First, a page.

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Elderberry: Health Benefits and Side Effects


Elderberry is one of the most commonly used medicinal plants on the planet.

Traditionally, Native Americans used it to treat infections, while the early Egyptians used it to improve their complexions and heal burns.

It’s still accumulated and used in folk medicine throughout many parts of Europe.

Today, elderberry is most frequently taken as a supplement to treat flu and cold symptoms.

But, the uncooked berries, bark, and leaves of this plant are known to be toxic and cause stomach problems.

This article takes a closer look at elderberry, the evidence supporting its health claims, and the dangers associated with ingesting it.

What Is Elderberry?

Elderberry refers to several unique varieties of the Sambucus tree, and it is a flowering plant belonging to the Adoxaceae family.

The most common form is Sambucus nigra, also called the European elderberry or black elder. This tree is native to Europe, even though it’s widely grown in many other areas of the planet as well.

The berries are observed in small black or blue-black bunches.

The berries are rather tart and need to be cooked to be eaten. The flowers have a delicate muscat aroma and can be eaten cooked or raw.

Various parts of the elderberry tree are used throughout history for culinary and medicinal purposes.

Historically, the leaves and blossoms are used for pain relief, swelling, inflammation, to stimulate the creation of urine, and to induce perspiration.

The bark was used as a diuretic, laxative and to cause vomiting.

In folk medicine, the dried berries or juice are used to treat flu, infections, sciatica, headaches, dental pain, heart pain, and nerve pain, as well as a laxative and diuretic.

In addition, the berries may be cooked and used to make juice, jams, chutneys, pies, and elderberry wine.

The flowers are often boiled with sugar to create a sweet syrup or infused into the tea. They can also be eaten fresh in salads.


Elderberry describes several varieties of this Sambucus tree, which has clusters of white flowers and black or blue-black berries.

The most common variety is Sambucus nigra, also known as European elderberry or black elderberry.

Health Benefits of Elderberry:

You can find numerous reported benefits of elderberries.

Not only are they healthy, but they might also fight cold and flu symptoms, support heart health and fight infections and inflammation, among other advantages.

Elderberries are a low-carb food packed with antioxidants and high in nutrients.

100 grams of fresh berries comprise 73 calories, 18.4 g of carbohydrates, and less than one g each of fat and protein.

Plus, they have many nutritional advantages.

Elderberries are:

High in vitamin C:

You will find 6–35 milligrams of vitamin C per 100 g of fruit, which accounts for as many as 60 percent of the suggested daily intake.

High in dietary fiber:

Elderberries contain 7 grams of fiber per 100 grams of fresh berries, which can be more than one-quarter of the recommended daily intake.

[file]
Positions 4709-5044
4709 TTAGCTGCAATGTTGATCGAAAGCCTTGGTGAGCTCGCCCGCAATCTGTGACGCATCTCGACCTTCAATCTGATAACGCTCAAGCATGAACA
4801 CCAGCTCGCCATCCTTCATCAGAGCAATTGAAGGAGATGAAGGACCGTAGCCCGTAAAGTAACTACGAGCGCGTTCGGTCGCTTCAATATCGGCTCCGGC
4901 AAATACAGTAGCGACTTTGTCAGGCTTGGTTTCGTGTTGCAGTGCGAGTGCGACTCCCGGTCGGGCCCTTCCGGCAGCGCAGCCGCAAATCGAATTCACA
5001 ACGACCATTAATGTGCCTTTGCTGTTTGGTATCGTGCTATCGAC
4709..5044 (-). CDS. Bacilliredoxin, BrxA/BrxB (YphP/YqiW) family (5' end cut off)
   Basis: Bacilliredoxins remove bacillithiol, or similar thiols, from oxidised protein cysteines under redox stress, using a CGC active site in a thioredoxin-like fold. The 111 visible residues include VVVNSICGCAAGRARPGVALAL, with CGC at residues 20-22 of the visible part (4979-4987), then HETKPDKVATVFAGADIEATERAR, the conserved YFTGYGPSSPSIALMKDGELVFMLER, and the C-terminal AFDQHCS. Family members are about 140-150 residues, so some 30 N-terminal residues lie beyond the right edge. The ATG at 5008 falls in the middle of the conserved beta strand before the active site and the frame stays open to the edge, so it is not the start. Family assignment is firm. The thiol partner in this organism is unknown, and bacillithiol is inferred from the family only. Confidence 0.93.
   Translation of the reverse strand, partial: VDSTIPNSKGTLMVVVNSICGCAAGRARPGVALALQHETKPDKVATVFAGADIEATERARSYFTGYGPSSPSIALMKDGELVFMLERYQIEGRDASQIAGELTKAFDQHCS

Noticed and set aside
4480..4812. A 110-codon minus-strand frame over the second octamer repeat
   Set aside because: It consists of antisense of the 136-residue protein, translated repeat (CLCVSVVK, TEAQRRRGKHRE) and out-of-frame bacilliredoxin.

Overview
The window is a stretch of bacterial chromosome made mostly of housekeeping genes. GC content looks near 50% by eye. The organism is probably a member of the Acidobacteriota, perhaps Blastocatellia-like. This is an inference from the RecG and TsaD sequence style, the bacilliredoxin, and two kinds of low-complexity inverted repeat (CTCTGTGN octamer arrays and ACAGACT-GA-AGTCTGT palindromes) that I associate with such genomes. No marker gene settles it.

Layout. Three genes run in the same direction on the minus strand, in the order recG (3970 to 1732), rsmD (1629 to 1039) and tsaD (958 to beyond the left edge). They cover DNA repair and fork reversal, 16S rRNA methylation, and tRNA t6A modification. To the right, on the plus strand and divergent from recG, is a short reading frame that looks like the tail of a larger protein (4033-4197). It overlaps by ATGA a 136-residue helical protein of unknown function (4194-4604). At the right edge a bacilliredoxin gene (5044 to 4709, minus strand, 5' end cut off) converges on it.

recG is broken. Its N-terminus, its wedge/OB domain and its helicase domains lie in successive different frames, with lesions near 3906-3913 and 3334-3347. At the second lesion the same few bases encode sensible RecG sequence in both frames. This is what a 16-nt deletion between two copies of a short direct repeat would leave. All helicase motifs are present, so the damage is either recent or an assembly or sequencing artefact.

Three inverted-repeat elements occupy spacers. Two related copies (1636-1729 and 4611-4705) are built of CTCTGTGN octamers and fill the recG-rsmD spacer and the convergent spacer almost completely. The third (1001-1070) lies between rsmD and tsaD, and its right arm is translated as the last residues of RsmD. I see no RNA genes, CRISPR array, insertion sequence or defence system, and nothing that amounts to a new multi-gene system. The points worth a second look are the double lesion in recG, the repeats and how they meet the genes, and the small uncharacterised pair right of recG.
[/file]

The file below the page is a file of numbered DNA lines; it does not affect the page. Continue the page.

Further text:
A Fantastic source of polyunsaturated fats:

These compounds are powerful antioxidants that could help reduce damage from oxidative stress in the body.

A good source of flavonols:

Elderberry contains the antioxidant flavonols quercetin, kaempferol and isorhamnetin. The flowers contain up to ten times longer flavonols than the berries.

Rich in anthocyanins:

These chemicals give the fruit its feature dark black-purple color and are a strong antioxidant with anti-inflammatory effects.

The exact nutritional composition of elderberries depends on the wide range of plant life, ripeness of the berries, and environmental and climatic conditions.

Therefore, servings may vary in their nourishment.


Elderberries are a low-calorie food packed with vitamin C, dietary fiber, and antioxidants in the form of ellagic acids, flavonols, and anthocyanins. The flowers are particularly full of flavonols.

Help Improve Cold and Flu:

Commercial preparations of elderberry for treating colds are available in a variety of forms, including liquids, capsules, lozenges, and gummies.

One study of 60 individuals with influenza found that people who took 15 ml of elderberry syrup four times per day showed symptom improvement in two to four days, whereas the control group took seven to eight days to improve.

Another analysis of 64 people found that carrying 175-mg elderberry extract lozenges for two days led to significant improvement in flu symptoms, including fever, headache, muscle aches, and sinus congestion, after only 24 hours.

Note that the majority of research has just been completed on commercial products, and there is little information about the security or effectiveness of homemade treatments.


Elderberry extract was proven to decrease the length and severity of symptoms caused by the influenza virus. While these results are promising, additional large-scale human research is required.

High in Antioxidants:

Black Elderberries
Black Elderberries are rich in anthocyanins which are a type of flavonoid – anthocyanins are antioxidants that may support your body’s immune system

During normal metabolism, reactive molecules might be released that can accumulate in the body.

This can cause oxidative stress and cause the evolution of diseases like type 2 diabetes and cancer.

Antioxidants are natural components of foods, such as a few vitamins, phenolic acids, and flavonoids, that can remove these reactive molecules.

Research indicates that diets high in antioxidants may help prevent chronic illness.

The blossoms, leaves, and fruits of the elderberry plant are all excellent sources of antioxidants.

For instance, anthocyanins found in the berries have 3.5 times the antioxidant power of vitamin E.

One analysis comparing 15 different types of berries and another study comparing types of wine discovered that elderberry is among the most effective antioxidants.

Additionally, 1 study found that antioxidant status enhanced in people one hour after ingesting 400 ml of elderberry juice.

While elderberry has demonstrated promising results in the lab, a study in animals and humans remains restricted.

Generally, consuming it into the diet has only a small influence on antioxidant status.

In addition, the processing of elderberries, such as extraction, heating, or juicing, can reduce their antioxidant activity.

Thus, products like syrups, juices, juices, and jams could have reduced benefits compared to some results found in laboratory studies.